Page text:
Friday, January 20, 2017
Conductor who forged a special partnership with Maria Callas in his 70-year careerWhen Georges Prêtre, who has died aged 92, conducted the opening bars of his first opera, Saint-Saëns’ Samson et Dalila, they were disturbed by rustling sweet papers. He turned on the offenders with a loud “Non!”, broke his baton in two and hurled the pieces into the audience. This led to a renewal of his contract and, in 1950, to marriage with the opera house director’s daughter, Gina Marny.This debut came at the Marseille Opera in 1946. He was still directing the Vienna Philharmonic in its New Year concerts in 2008 and 2010, and in Paris in 2013. Continue reading...
French conductor Georges Prêtre (1924–2017) has died. Prêtre made his Royal Opera debut in 1965 when he was engaged to conduct the first revival of Franco Zeffirelli ’s historic production of Tosca . Prêtre conducted the cast of the original production – Maria Callas , Tito Gobbi and Renato Cioni – and his interpretation was hailed for its understanding of the score and his sympathetic coaxing of a clearly ill Callas in the title role. In fact, Callas only sang one of the four scheduled performances, a Royal Gala. This performance turned out to be her final operatic appearance. The Australian soprano Marie Collier – one of Covent Garden Opera Company’s resident artists – was rushed in to take over. Prêtre with great musical skill guided the young soprano through the demands of the role, both musically and dramatically, and joined the soprano for her rapturous reception at the end. They were given 14 on-stage curtain calls and won rave reviews. In 1980 Prêtre returned to conduct the premiere of Les Contes d’Hoffmann in John Schlesinger ’s acclaimed production. Prêtre accompanied the stellar cast – including Plácido Domingo , Geraint Evans , Agnes Baltsa and Ileana Cotrubas – with a rare and commanding authority. The Financial Times commented, ‘The orchestra were on admirably light-fingered form for Prêtre’, while The Observer wrote, ‘Prêtre conducts with warmth and vitality’. Hoffmann was soon established as one of The Royal Opera’s most popular productions and has been regularly revived. Prêtre returned in 1983 to conduct the first revival of Elijah Moshinsky ’s production of Samson et Dalila, with Jon Vickers and Shirley Verrett in the title roles. He had a genuine love of the Saint-Saëns score and brought a real vitality to the evening. Prêtre supported Vickers’s towering performance as Samson and The Times warmly greeted his conducting of the ‘beautifully soft choral singing and orchestral playing of endlessly versatile finesse’. Prêtre was recognized worldwide as an inspiring conductor. He enjoyed an exceptional rapport with Callas – both on stage and in the recording studio – and his musically assured appearances at Covent Garden in three epic productions make a fitting legacy.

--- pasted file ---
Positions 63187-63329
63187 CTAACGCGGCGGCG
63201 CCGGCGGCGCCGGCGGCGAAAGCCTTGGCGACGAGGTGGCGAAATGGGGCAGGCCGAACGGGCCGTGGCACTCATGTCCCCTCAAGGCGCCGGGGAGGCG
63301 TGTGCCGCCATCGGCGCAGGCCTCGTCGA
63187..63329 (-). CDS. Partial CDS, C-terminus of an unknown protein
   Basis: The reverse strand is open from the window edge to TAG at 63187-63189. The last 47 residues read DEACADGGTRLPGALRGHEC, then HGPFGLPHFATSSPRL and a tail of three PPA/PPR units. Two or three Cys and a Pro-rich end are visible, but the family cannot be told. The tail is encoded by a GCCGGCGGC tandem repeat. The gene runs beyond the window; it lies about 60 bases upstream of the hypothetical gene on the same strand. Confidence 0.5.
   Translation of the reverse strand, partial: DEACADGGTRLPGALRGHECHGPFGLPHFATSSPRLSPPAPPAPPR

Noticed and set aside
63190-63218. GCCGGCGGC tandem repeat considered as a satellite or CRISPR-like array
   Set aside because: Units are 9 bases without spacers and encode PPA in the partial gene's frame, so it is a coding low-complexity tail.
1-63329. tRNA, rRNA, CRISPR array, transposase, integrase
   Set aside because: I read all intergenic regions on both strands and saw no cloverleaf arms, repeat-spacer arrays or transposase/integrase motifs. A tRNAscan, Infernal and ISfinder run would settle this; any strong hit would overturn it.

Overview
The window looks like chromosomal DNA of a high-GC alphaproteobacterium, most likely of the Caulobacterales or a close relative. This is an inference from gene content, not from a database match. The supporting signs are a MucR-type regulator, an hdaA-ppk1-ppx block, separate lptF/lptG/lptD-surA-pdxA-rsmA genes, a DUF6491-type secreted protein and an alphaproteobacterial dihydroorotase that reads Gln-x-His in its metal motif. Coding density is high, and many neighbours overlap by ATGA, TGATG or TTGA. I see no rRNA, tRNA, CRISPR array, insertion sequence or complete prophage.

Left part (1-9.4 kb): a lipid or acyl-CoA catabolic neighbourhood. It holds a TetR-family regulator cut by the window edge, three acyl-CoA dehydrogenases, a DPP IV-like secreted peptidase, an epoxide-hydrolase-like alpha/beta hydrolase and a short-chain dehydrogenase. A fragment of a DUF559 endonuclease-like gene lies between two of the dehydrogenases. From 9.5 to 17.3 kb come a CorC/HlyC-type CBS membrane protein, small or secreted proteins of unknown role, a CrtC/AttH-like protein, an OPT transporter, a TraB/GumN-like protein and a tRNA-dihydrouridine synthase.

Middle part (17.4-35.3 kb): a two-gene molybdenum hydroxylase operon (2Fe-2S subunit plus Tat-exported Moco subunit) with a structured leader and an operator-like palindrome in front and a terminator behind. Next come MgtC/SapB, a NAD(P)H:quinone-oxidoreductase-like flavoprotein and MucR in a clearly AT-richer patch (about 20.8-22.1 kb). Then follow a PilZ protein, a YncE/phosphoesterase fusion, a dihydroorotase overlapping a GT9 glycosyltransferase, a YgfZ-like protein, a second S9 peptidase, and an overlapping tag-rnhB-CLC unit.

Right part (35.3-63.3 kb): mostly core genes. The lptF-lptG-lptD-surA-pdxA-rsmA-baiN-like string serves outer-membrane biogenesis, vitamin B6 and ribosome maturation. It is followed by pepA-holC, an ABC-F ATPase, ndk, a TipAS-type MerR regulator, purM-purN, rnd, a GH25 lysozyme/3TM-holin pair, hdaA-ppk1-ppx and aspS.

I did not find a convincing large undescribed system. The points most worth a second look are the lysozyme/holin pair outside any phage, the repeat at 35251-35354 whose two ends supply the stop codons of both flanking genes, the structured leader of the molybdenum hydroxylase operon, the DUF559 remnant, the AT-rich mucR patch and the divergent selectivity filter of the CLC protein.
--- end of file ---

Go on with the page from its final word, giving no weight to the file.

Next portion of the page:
Miriam Pirazzini, one of Italy’s foremost mezzo-sopranos of the post-War decades, died on Christmas Day. Born in 1918 she sang opposite Maria Callas in the 1958 Rome Norma that the diva abandoned at the end of Act 1.
The international Italian soprano Gigliola Frazzoni has died in her home town, Bologna, at a great age. She made her debut there as Mimi in 1953 and was soon appearing at all major houses. In 1955 she replaced Callas in Andrea Chenier at La Scala. In 1957 she sang Mère Marie in the La Scala world premiere of Poulenc’ Dialogues des Carmélites. Her signature role was Minnie in Puccini’s La fanciulla del West, which she recorded with Tito Gobbi and Franco Corelli at La Scala in 1956.
The death has been announced of Elisabeth Carron, who sang Mimi at the Met and Madam Butterfly at City Opera, among many other leading roles. She sang opposite Callas, Vicker, Nilsson and other legends of the mid-century. From her official bio: The youngest of four children born to Sicilian immigrant parents, Elisabetta Caradonna grew up during the Great Depression, when most forms of entertainment were community-based and necessarily inexpensive. One of the most popular was the marathon dance contest, which would include ad-hoc intermission acts that popped up when the dance bands took their breaks; these entertainers were paid only with whatever money the audience cared to toss on to the stage. With her older brother Rosario as her impresario, Elisabeth began to sing at these events at the age of nine. She was a runaway hit, and soon she was doing well enough to be hired to sing with a real orchestra during intermissions at a Newark movie house, where she and her brother could make ten dollars a week. And later in life…
Leonard Bernstein’s Candide opened on December 1, 1956 and the overture brought the house down. ZealNYC have put together a pack of interviews with surviving participants, starting with Barbara Cook, who played the role of Cunegonde. She says: I am extremely proud to have been part of the original cast of Leonard Bernstein’s Candide. I have two distinct memories of opening night in New York, December 1, 1956 at the Martin Beck Theatre. First is that the overture stopped the show — people loved it, and to this day it’s one of the most frequently played pieces by symphony orchestras around the world. My second big memory from opening night was Lenny coming backstage to wish me luck. He was just about to leave when he added, “Oh yes, Maria Callas is out front.” I said, “Oh my God, I could have done without knowing that.” Lenny laughed and said “Don’t be ridiculous. She’d kill for your high E-Flats.” Read the full article here.
Great opera singers